- 11 The Cloisters, 99 Margaret Corbin Dr, Fort Tyron Park, New York City, United States. Su-Th 10am-5.15pm; F-Sa 10am-4.45pm. A branch of the Metropolitan Museum of Art dedicated to medieval European art, most famous for its unicorn tapestries. The museum was assembled in part from cloisters transported stone by stone from Europe, hence its name. $25 adults, $17 senior citizens (65 and over), $12 students, free for children aged 12 and under.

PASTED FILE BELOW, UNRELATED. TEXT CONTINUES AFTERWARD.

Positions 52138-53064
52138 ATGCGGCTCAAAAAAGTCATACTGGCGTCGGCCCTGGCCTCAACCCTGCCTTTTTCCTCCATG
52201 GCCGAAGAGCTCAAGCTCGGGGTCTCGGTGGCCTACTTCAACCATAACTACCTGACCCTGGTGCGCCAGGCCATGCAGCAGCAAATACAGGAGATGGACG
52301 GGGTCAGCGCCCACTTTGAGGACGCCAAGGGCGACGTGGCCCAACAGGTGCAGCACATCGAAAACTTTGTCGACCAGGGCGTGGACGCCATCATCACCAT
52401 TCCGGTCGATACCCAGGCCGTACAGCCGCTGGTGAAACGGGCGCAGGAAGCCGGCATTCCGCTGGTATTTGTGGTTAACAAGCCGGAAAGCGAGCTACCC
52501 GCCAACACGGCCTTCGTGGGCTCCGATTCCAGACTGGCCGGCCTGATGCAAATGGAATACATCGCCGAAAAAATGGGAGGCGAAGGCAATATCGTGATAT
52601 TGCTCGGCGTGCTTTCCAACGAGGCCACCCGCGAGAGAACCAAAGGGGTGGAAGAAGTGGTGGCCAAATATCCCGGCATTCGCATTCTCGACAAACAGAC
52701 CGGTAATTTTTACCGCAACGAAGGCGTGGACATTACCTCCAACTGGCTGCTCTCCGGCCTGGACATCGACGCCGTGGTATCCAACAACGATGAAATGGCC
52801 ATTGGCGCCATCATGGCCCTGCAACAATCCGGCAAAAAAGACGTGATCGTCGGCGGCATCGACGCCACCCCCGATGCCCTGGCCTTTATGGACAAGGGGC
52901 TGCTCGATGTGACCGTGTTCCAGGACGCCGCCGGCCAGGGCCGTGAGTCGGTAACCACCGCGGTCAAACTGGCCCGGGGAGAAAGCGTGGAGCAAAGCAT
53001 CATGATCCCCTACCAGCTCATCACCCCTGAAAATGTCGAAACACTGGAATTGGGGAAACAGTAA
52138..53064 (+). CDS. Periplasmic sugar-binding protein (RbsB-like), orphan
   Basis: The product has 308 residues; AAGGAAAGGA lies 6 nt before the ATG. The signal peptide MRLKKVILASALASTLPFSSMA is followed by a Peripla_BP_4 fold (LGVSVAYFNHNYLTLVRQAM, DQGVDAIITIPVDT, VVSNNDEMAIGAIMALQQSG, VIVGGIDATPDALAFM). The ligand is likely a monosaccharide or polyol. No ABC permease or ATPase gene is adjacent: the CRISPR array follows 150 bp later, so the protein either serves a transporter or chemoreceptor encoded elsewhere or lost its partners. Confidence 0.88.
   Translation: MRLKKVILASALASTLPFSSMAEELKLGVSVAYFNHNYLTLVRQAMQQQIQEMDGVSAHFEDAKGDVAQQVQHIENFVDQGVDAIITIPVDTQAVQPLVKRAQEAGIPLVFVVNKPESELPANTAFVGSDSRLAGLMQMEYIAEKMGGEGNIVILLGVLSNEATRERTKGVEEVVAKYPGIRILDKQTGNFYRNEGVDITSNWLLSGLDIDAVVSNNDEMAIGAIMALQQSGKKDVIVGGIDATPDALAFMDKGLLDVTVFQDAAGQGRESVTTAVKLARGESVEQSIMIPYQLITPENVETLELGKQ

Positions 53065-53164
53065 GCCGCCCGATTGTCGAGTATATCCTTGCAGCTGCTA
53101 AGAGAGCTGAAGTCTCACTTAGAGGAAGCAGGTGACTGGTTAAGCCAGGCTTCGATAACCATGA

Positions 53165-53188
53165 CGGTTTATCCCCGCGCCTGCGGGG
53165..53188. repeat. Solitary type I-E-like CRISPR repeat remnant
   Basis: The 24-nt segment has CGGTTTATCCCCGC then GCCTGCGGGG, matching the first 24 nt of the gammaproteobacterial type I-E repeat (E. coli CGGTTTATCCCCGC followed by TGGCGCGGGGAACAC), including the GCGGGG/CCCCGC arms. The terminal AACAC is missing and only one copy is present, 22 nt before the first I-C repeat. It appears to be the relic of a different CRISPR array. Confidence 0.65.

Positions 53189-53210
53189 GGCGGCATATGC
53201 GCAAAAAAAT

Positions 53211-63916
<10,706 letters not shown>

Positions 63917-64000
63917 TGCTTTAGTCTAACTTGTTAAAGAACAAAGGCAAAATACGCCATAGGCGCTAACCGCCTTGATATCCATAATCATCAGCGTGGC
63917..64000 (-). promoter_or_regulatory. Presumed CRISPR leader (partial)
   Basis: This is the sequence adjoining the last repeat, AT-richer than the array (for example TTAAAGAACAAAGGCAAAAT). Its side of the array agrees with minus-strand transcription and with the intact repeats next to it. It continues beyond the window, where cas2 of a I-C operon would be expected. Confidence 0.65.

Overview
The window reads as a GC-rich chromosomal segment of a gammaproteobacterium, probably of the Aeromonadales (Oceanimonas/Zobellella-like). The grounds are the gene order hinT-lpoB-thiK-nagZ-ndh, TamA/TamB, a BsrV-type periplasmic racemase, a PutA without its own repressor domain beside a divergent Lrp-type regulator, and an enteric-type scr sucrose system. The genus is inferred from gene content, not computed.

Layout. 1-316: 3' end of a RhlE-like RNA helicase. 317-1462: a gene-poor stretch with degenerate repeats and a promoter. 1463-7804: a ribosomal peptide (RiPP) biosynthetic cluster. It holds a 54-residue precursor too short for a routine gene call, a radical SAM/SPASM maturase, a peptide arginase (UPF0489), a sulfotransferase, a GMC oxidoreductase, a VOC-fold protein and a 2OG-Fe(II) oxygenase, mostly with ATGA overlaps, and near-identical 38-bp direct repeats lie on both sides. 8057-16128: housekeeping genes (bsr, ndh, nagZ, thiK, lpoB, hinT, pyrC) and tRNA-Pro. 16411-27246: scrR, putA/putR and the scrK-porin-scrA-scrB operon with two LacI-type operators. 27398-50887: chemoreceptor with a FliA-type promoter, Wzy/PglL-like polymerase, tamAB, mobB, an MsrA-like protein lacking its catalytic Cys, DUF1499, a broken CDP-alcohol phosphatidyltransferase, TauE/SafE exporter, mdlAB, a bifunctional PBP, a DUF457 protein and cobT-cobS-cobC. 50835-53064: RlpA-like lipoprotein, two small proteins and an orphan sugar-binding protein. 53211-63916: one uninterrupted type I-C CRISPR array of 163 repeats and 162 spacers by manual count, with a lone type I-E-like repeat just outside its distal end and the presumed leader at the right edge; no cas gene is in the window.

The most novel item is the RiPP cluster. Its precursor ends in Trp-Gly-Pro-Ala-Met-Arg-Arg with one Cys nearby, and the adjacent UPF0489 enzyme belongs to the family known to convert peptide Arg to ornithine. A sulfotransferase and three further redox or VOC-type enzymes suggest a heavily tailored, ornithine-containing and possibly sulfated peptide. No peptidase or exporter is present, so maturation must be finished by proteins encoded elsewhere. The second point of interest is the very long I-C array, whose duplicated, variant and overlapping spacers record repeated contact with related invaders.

- 12 National Gallery of Victoria, 180 St Kilda Rd, Melbourne, Australia. Daily 10am-5pm. The oldest and most visited art museum in Australia, with a comprehensive collection including works by the old masters, and European art all the way up to the late 19th century. free for permanent exhibits.
- 13 Art Institute of Chicago, 111 S Michigan Ave, Chicago, United States. Th-Mon 11am-6pm. One of the oldest and largest art museums in the United States, home to a vast collection of European and American paintings. $25 adults.